A good job

“The job is more difficult than it appears,” Parra said “It can be exhausting. People don’t give lifeguards enough credit.”

Lariccia said it is not just standing and looking; each lifeguard is actively searching and scanning the pool for anything out of the ordinary.

A Nikiski pool lifeguard also learns cashiering, customer service and janitorial work, Parra said. The senior staff is also willing to work with people having trouble qualifying for the position, she said.

“Employers are very quick to hire Nikiski lifeguards,” Parra said.

Life after life guarding

Hollinger said the job he’s held for the last three years has taught him skills that will help him in his chosen professional field.

This fall Hollinger will be attending Montana State University in Bozeman to become a Physicians Assistant. He said emergency responses are usually to minor injuries such as scrapes and cuts, but the position has given him direct experience responding to medical issues.

Luke Johnson has been a lifeguard at the facility for three months now. He applied for the job because his brother had worked there previously.

“I didn’t look anywhere else,” Johnson said. “I knew it would be a good job.”

Johnson said he often receives advice from the more seasoned staff members. The job is going to help him save up for college in two years.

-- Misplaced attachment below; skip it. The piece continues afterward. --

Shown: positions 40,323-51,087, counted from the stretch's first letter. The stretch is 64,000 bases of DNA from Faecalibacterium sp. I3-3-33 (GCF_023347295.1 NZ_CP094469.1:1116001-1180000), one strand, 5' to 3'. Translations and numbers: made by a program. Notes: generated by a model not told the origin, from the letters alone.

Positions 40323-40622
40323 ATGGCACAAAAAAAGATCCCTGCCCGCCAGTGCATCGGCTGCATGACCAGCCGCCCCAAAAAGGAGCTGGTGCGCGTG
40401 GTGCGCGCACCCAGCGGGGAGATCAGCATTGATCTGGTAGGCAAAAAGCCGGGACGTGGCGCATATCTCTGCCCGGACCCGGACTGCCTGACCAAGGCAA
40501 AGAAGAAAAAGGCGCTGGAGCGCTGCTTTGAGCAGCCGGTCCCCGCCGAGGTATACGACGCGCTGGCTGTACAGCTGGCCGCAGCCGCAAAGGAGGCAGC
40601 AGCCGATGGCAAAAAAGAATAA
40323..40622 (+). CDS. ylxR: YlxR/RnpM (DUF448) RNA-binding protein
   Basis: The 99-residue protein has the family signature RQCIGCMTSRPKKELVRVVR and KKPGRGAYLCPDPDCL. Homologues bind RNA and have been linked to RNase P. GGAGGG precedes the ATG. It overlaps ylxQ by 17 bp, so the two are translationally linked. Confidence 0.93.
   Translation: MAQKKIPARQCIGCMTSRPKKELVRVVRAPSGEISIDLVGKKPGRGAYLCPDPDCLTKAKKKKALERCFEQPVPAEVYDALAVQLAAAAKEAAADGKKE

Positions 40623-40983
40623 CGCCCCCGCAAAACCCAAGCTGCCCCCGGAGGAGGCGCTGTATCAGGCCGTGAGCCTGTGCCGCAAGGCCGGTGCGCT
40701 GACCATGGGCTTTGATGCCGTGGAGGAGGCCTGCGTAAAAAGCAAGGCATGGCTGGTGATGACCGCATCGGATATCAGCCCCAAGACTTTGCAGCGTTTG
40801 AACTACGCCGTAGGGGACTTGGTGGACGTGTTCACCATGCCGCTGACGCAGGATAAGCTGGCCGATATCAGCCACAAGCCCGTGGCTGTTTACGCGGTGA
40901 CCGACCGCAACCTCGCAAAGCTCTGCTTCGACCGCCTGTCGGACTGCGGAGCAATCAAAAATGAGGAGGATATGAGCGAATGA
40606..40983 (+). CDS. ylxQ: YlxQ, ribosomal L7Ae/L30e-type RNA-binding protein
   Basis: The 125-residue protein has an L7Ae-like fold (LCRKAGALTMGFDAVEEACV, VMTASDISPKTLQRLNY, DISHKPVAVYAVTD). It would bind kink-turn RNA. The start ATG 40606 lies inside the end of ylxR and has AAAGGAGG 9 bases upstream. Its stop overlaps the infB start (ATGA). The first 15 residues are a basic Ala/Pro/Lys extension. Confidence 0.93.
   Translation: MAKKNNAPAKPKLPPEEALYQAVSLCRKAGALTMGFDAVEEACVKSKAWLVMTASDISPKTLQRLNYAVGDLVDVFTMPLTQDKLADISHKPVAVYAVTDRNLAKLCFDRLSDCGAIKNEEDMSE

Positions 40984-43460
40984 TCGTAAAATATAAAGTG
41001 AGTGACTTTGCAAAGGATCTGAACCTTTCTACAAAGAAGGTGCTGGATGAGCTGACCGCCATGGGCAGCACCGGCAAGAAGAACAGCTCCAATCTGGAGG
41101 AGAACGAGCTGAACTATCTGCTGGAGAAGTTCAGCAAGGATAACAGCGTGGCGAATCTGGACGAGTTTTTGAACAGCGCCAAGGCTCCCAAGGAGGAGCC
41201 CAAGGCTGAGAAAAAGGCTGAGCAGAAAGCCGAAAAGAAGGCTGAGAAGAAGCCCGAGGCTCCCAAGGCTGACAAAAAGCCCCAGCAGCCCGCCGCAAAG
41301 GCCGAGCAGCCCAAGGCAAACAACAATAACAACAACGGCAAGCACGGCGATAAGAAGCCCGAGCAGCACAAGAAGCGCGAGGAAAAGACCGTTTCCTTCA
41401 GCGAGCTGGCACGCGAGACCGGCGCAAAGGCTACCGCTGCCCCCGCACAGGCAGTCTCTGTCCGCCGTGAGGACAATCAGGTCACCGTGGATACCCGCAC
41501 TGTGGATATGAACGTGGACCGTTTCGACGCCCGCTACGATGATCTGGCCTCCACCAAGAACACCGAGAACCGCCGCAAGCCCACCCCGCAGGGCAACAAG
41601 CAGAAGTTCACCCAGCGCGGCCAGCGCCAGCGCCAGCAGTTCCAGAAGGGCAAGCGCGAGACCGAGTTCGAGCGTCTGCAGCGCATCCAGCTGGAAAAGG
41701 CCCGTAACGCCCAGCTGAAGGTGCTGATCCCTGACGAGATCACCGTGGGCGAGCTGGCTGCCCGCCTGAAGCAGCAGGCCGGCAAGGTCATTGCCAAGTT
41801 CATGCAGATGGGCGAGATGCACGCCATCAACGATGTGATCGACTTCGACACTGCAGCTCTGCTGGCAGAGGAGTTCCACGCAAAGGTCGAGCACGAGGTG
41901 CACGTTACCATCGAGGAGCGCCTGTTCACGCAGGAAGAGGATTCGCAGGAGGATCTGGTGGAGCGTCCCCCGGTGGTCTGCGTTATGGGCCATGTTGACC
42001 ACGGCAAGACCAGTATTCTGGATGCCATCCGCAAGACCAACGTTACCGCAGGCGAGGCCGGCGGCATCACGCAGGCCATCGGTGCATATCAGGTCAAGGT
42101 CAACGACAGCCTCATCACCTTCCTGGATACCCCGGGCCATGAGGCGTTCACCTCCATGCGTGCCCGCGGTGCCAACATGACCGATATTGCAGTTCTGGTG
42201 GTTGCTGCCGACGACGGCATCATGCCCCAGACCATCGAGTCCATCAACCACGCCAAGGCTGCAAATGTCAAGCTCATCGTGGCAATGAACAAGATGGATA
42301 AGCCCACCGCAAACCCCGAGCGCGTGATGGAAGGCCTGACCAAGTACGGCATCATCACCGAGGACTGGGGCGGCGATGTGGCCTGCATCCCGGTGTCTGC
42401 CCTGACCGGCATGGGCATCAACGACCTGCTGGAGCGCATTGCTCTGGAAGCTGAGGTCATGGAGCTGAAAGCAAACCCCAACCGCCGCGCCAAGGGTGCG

“It helps you develop life skills,” Johnson said. “It teaches you team building and leadership.

The next class for lifeguard training at the Nikiski Pool begins today. Contact Nigel Lariccia at 776-8800 for inquiries.

 

Kelly Sullivan can be reached at kelly.sullivan@peninsulaclarion.com.

Photo by Kelly Sullivan/ Peninsula Clarion Landon Lightfoot lays patiently as Janet Gaftenby practices strapping him into a water rescue stretcher, June 30, at the Nikiski Pool.

Photo by Kelly Sullivan/ Peninsula Clarion Landon Lightfoot lays patiently as Janet Gaftenby practices strapping him into a water rescue stretcher, June 30, at the Nikiski Pool.

Photo by Kelly Sullivan/ Peninsula Clarion The lifeguard staff at the Nikiski Pool listens to Pool Supervisor Nigel Lariccia, June 30, at the Nikiski Pool.

Photo by Kelly Sullivan/ Peninsula Clarion The lifeguard staff at the Nikiski Pool listens to Pool Supervisor Nigel Lariccia, June 30, at the Nikiski Pool.

Photo by Kelly Sullivan/ Peninsula Clarion Gracee Braun lays patiently as Landon Lightfoot practices strapping her into a water rescue stretcher, June 30, at the Nikiski Pool.

Photo by Kelly Sullivan/ Peninsula Clarion Gracee Braun lays patiently as Landon Lightfoot practices strapping her into a water rescue stretcher, June 30, at the Nikiski Pool.

Photo by Kelly Sullivan/ Peninsula Clarion Landon Lightfoot jumps into the Nikiski pool during a training scenario, June 30, at the Nikiski Pool.

Photo by Kelly Sullivan/ Peninsula Clarion Landon Lightfoot jumps into the Nikiski pool during a training scenario, June 30, at the Nikiski Pool.